COMING FULL CIRCLE, HUDDLE HOPES FOR NYC MARATHON MAGIC AGAIN ON SUNDAY
By David Monti, @d9monti
(c) 2023 Race Results Weekly, all rights reserved, used with permission.
NEW YORK (02-Nov) — Twenty-sixteen was a magical year for 28-time national champion Molly Huddle. The former Notre Dame star won the United Airlines NYC Half for the second time (setting a national record for an all-women’s race), claimed the USA Olympic Trials titles at both 5000m and 10,000m and finished sixth at the Rio Olympic Games in the 10,000m where she set a North American record of 30:13.17, a mark which would stand for more than six years. She also made her long-awaited marathon debut at the TCS New York City Marathon, and finished third in 2:28:13, a very credible time in the pre-supershoe era.
“I love racing in New York,” Huddle told reporters today in advance of Sunday’s TCS New York City Marathon, where Huddle hopes to finish her first marathon in more than four years. “I feel like the energy always pulls a good performance out of me.”
Indeed, Huddle, 39, has been very successful racing in this city. She made her half-marathon debut here in 2014, then proceeded to win the NYC Half the next three years in a row. She won the Mastercard Mini 10-K in 2014, setting a then-national record for an all-women’s race (31:37). She ran the New York City Marathon a second time in 2018, clocking a then personal best of 2:26:44 and finished fourth (she missed the podium by 22 seconds). She also won the Abbott Dash to the Finish Line 5-K in both 2013 and 2017, the second win giving her yet another national title. She even made the top-5 at the New Balance Fifth Avenue mile back in 2019, running 4:26.
“I think, maybe, my first marathon here was the most memorable,” Huddle continued. “It’s so daunting to run your first marathon, and this is a hard course to debut on, and I just wasn’t sure what would happen. So, to finish on the podium was really confidence-boosting. It was just a great day.”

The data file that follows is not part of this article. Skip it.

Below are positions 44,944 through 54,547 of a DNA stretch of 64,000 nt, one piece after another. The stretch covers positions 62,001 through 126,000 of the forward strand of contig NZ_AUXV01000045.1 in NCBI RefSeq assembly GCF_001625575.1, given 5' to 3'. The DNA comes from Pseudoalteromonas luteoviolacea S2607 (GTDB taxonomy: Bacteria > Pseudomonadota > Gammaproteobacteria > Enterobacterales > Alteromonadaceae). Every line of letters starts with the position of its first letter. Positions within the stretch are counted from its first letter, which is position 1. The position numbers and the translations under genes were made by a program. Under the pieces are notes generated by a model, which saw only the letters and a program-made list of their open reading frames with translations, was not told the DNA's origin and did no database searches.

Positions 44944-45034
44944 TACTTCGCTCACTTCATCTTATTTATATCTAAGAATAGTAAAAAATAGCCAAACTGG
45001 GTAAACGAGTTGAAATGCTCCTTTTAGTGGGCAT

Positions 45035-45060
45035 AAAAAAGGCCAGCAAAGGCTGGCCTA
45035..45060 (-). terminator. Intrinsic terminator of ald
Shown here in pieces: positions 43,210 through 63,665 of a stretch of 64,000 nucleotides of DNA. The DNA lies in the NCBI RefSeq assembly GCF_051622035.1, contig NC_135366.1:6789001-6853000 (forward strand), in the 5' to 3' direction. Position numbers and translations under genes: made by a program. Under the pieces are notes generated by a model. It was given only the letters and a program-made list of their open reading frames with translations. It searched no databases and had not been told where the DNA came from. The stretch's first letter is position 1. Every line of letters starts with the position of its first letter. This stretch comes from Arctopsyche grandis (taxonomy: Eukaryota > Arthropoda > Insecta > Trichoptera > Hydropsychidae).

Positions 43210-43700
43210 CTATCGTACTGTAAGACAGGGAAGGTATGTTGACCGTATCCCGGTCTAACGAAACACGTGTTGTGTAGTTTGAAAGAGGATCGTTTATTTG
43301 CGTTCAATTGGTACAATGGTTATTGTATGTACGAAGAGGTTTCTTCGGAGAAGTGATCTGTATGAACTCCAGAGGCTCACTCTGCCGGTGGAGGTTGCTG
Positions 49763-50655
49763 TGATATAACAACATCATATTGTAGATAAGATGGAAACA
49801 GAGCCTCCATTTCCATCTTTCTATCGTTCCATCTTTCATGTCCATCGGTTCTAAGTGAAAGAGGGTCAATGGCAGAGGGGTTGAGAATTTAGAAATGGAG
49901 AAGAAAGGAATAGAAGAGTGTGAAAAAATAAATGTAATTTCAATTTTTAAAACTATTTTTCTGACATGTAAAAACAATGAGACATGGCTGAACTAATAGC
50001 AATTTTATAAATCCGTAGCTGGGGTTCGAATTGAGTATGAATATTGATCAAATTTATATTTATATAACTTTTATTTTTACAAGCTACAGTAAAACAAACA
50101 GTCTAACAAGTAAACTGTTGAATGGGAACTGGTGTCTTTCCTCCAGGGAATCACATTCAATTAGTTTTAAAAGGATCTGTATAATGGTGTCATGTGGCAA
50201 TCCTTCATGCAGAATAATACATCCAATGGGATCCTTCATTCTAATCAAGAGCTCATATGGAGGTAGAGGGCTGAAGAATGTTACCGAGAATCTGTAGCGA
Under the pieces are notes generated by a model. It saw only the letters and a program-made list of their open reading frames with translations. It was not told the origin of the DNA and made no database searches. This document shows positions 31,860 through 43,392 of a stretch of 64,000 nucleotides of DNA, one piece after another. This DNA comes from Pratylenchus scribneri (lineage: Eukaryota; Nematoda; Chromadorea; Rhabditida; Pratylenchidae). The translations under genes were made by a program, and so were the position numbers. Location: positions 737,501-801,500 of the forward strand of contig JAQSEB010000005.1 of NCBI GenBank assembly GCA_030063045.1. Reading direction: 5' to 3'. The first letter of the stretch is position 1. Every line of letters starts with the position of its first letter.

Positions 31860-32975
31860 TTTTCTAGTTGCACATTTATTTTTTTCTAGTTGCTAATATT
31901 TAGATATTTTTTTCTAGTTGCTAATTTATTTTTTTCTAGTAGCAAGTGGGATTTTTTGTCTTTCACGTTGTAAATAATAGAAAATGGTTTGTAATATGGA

Sally Kipyego, Mary Keitany, Molly Huddle, photo by Jane Monti for Race Results Weekly
But a lot has happened for Huddle since that great day seven years ago. After running a career-best time of 2:26:33 at the TCS London Marathon in April 2019, Huddle’s next marathon was a disaster. At the hilly, chilly, and windy USA Olympic Team Trials in Atlanta in February 2020, Huddle was forced to drop out in the 21st mile because her “legs just got beat up really early, and I was going backward around [mile] 19,” she told RunnersWorld.com. By dropping out, she was trying to save her legs for the Olympic Trials on the track, but because of the pandemic shutdown, she never got the chance. She also scratched from the 2021 Olympic Trials with hip and ankle injuries killing her chance of making a third Olympic team.
Late in 2021, Huddle became pregnant, and she and her husband Kurt Benninger, welcomed a daughter, Josephine Valerie Benninger, on April 26, 2022. Huddle did not return to competition until September 2022, and after a solid fall season of racing and two good half-marathons in January and March, respectively, Huddle faced another setback last spring. Late in March, she suffered a grade three femoral shaft stress fracture and had to use crutches. Plans to run the Ottawa Marathon last May were scrapped.
“Disappointed about this setback,” she wrote on Instagram at the time. “What I thought was a hip flexor strain last week turned out to be a stress fracture, so I’m out for a while.”
Huddle got back into racing last September, running a strong 32:50 at the Long Gull 10-K in Gloucester, Massachusetts. She hasn’t raced since then, keeping her head down as she prepared for New York. Looking back to that successful debut in 2016, it was impossible to know what would follow.